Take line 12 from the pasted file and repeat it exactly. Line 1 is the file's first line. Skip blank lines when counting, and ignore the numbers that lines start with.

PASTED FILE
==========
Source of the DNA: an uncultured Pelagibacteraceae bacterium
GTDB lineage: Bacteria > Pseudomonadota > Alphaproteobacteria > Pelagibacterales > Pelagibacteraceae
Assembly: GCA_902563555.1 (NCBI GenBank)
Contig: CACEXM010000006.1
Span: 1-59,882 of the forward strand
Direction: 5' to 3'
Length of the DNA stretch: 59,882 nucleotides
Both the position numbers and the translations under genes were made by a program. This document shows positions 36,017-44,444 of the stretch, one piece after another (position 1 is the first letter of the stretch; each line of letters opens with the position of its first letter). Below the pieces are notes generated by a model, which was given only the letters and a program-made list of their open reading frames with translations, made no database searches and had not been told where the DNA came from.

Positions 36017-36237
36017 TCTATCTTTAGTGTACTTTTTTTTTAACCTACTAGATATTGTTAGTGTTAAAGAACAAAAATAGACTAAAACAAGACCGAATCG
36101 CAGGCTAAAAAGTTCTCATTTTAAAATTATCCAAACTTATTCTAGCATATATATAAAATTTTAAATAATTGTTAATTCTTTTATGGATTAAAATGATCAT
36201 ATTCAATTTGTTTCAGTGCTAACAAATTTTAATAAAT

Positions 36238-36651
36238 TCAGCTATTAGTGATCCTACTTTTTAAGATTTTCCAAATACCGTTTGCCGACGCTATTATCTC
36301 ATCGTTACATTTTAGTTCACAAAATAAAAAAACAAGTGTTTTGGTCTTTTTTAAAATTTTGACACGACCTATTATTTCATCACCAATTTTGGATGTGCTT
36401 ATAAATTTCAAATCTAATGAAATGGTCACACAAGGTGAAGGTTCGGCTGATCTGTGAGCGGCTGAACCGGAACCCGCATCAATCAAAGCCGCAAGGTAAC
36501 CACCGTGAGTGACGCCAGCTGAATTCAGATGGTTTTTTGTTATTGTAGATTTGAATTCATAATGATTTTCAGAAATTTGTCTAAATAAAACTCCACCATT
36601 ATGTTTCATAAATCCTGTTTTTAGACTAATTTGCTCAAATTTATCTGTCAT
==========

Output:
36201 ATTCAATTTGTTTCAGTGCTAACAAATTTTAATAAAT